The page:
DENVER — The Denver City Council voted unanimously Monday night for temporary extensions of contracts with two companies operating halfway houses in the city.
On Aug 5., City Council voted 8-4 to end contracts with Community Education Centers, Inc. (a subsidiary of the GEO Group) and CoreCivic. Both companies run immigration detention centers around the country.
Following the termination of the contracts, some halfway house residents expressed concerns they could be re-imprisoned. While the city said that would not happen, it did not have a clear plan in place for re-housing the residents.
Following Monday night’s vote, CoreCivic’s contract will be extended for one year. GEO’s will be extended until the end of 2019.
Council president Jolon Clark said before the final vote that the conversations now set the council on a new path in addressing corrections.
In more than an hour-and-a-half of discussions, the council directed questions to Greg Mauro, Denver’s director of community corrections, who stressed that canceling the contracts would elicit “complete chaos” in the criminal legal system.
Councilperson Candi CdeBaca of District 9, who led the charge to cancel the contracts, focused on her visits to some of the facilities, where she said — and a CoreCivic representative confirmed — that dozens of men must shower in a single room.
She also said she’s received correspondence from some of the residents, who allege forced labor maintaining the facilities in which they live. Mauro said the labor she mentioned equates to “chores” that foster character-building for this transitional population. He said regulations prohibit residential labor from adding value to the property.
The council also heard from Lisa Calderón — the former mayoral candidate that’s now CdeBaca’s chief of staff — who’s worked in transitional housing and earned a doctorate studying the issue.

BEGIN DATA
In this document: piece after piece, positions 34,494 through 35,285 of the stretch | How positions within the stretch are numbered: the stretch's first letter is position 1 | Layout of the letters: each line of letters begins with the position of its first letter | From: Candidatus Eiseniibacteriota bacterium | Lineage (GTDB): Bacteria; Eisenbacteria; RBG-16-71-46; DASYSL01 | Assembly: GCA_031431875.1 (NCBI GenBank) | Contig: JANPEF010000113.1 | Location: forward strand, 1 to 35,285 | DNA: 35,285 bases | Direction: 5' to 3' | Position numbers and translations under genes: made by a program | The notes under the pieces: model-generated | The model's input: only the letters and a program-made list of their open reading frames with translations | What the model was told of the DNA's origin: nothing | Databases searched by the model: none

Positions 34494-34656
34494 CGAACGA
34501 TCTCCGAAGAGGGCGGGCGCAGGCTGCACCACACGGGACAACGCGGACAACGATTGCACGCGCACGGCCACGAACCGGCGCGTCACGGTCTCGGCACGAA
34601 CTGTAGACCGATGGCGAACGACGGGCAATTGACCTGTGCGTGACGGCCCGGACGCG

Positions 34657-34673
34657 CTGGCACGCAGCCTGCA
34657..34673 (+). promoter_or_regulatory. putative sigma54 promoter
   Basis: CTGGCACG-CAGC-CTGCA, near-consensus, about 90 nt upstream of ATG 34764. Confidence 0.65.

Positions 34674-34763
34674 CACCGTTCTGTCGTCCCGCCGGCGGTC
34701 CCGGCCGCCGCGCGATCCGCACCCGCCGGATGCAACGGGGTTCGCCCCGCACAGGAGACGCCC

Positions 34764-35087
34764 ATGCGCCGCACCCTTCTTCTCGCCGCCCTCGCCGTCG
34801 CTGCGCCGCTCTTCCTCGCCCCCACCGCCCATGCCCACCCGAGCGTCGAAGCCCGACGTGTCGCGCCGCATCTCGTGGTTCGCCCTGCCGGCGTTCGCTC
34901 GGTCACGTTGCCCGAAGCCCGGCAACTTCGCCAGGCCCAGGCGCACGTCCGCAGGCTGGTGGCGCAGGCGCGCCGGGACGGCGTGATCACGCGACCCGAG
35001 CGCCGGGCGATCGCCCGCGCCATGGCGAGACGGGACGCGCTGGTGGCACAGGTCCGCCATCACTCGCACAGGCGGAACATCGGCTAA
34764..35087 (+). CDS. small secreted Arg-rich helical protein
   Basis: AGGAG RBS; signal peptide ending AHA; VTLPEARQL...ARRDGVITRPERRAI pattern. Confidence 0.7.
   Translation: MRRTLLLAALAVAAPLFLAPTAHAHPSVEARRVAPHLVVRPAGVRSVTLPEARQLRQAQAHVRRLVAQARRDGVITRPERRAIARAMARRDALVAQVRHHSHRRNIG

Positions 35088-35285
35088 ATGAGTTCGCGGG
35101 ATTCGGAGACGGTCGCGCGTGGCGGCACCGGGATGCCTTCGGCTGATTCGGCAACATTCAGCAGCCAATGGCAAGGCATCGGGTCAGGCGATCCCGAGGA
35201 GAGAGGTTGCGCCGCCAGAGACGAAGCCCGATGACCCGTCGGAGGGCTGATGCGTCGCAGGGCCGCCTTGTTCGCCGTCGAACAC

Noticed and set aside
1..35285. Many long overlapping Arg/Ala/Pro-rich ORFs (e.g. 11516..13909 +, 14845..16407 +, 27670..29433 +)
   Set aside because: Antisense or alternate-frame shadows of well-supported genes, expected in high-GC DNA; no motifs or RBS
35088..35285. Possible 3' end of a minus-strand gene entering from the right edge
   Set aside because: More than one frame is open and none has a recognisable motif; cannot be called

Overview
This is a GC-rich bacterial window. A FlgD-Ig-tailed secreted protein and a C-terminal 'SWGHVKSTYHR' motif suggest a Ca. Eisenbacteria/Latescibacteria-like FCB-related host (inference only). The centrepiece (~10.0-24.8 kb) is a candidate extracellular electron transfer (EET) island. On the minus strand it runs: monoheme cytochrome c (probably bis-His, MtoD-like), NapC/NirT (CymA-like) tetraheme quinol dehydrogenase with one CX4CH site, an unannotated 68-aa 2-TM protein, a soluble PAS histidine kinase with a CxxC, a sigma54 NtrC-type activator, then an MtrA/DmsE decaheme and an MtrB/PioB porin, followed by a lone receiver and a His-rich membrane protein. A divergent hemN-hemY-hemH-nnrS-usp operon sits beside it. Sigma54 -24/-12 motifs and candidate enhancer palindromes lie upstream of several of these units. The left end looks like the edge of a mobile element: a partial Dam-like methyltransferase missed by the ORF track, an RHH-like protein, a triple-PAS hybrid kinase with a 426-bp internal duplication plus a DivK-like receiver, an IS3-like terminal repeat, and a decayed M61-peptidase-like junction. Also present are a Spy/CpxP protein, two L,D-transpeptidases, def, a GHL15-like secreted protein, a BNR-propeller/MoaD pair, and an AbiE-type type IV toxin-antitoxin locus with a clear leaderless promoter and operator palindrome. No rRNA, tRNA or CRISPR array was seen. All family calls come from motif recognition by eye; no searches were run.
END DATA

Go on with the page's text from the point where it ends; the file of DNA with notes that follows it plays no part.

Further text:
She said there’s no dispute that transitional programs work, but the current model in Denver is based on “an old standard.” She pointed out that halfway houses must be housed in industrial “warehouse” districts.
People want transitional services, she said: “the question is: what kind of transitional services are effective?”
The council also heard from two current GEO transitional-housing residents who said the facilities helped them, often triggering loud applause from other residents and their supporters, who packed the council auditorium.
GEO Group spokesman Rich Coolidge sent the following statement to FOX31 and Channel 2 Monday evening:
“Tonight, residents from Tooley Hall and Williams Street finally had a chance to speak to Denver City Council. Unfortunately, many others were not allowed to share their stories and successes with the same city council members who criticized those facilities blindly. Fortunately, this contract extension will help provide certainty to our residents and their families and we welcome the city’s support. We hope these same elected officials give our residents and employees a voice in the future.”